I drink a second mouthful, in which I find nothing more than in the first, a third, which gives me rather less than the second. It is time to stop; the potion is losing its magic. It is plain that the object of my quest, the truth, lies not in the cup but in myself. The tea has called up in me, but does not itself understand, and can only repeat indefinitely with a gradual loss of strength, the same testimony; which I, too, cannot interpret, though I hope at least to be able to call upon the tea for it again and to find it there presently, intact and at my disposal, for my final enlightenment. I put down my cup and examine my own mind. It is for it to discover the truth. But how? What an abyss of uncertainty whenever the mind feels that some part of it has strayed beyond its own borders; when it, the seeker, is at once the dark region through which it must go seeking, where all its equipment will avail it nothing. Seek? More than that: create. It is face to face with something which does not so far exist, to which it alone can give reality and substance, which it alone can bring into the light of day.–Marcel Proust, Swann’s Way
As we can see, far from the ‘floodgates of memory’ opening, the narrator is perplexed, mystified.
He concludes that he must ‘create…something which does not so far exist…’. In fact what Proust did is, I think, far more impressive than merely recording the flood as it passed: Proust created the past (or a past), surely a much greater achievement. But no matter…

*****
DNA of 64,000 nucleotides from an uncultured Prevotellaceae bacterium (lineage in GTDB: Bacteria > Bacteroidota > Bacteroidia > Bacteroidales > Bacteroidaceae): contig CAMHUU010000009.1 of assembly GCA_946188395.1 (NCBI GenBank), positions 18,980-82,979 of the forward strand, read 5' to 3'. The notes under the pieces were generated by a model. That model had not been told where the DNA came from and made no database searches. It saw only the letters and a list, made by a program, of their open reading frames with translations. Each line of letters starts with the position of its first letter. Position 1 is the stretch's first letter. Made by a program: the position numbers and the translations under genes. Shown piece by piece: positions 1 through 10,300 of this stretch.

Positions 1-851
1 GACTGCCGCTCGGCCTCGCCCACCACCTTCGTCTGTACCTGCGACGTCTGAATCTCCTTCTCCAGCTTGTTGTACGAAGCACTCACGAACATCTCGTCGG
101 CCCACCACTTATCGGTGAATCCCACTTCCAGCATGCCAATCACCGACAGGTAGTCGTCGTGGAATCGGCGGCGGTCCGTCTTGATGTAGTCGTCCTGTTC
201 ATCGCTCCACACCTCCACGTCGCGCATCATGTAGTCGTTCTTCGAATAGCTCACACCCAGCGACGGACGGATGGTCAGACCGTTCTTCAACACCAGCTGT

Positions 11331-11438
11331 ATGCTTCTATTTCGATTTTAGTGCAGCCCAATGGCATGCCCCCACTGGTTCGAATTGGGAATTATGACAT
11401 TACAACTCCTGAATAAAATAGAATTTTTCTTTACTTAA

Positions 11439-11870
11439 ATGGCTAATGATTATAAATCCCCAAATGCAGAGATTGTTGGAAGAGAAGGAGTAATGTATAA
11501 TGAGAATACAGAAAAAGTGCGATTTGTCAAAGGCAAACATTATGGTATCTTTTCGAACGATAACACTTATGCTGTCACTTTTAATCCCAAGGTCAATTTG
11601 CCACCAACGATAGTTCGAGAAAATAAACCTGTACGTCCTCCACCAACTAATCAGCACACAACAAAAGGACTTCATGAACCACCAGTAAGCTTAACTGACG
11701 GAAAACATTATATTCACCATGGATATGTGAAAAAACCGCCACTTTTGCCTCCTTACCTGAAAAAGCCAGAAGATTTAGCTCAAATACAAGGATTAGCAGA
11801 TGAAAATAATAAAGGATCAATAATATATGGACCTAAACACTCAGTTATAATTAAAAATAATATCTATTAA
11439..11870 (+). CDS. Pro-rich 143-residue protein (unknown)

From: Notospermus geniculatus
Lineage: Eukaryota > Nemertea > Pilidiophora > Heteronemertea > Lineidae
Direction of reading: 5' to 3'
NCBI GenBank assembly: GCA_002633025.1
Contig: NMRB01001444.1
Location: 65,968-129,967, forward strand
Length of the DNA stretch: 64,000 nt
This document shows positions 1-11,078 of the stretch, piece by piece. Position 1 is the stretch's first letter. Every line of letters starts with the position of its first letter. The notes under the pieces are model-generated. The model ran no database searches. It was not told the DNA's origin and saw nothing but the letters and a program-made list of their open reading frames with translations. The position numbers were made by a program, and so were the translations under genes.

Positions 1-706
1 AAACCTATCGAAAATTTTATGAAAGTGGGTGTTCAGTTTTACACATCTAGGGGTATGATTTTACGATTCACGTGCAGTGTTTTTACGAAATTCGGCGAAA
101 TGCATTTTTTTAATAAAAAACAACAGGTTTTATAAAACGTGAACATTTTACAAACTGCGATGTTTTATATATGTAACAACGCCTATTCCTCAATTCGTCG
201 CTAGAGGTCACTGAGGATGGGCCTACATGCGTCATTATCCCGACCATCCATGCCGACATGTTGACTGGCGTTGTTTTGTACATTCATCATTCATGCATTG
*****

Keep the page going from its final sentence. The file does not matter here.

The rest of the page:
Here are a few of the scents and tastes that have opened the floodgates for me or provoked me into creating ‘…something which does not so far exist…’:
Guerlain’s Shalimar, Patou’s Joy, 4711 (Echt Kölnisch Wasser), Lanvin’s Arpège, Chanel No.5…then there are the scents that were never really designed simply to smell good but do to me…lemons, Johnson’s Baby shampoo, WD-40, fresh cut wood or mown grass, hot tar, baking cake, the sea, cigar smoke, lipstick, liquorice, fresh-ground coffee, old books, leather, horses, wet wool, brandy, a hot engine, Paris Metro stations, the now sadly defunct Routemaster buses of London Transport, my favourite charcuterie on the Rue Cler at the Champs de Mars end of the Rue de Grenelle, the sun-roasted meseta between Burgos and Leon, fresh-opened oysters (see ‘sea’), lamb cooking over charcoal; the mint, laurel, myrtle, lavender, thyme, rosemary etc. of the maquis, furniture polish, a fresh newspaper, pencil shavings (slightly different from fresh-cut wood because of the graphite…I think), night-blooming jasmine, clean sweat, apples, Ducados (cheap Spanish cigarettes made from strong black tobacco; the working-man’s smoke and an old favourite of mine), Lifebuoy Soap (no longer made, not the original anyway), the early morning streets of Barcelona’s old town, a smell compounded of roasting coffee, black tobacco, warm stone and raw sewage…the list goes on and everybody will have their own candidates.
Give us a Terza Rima on the subject of smell, taste and memory.
(I’m a bit rushed at the moment but mine will follow…)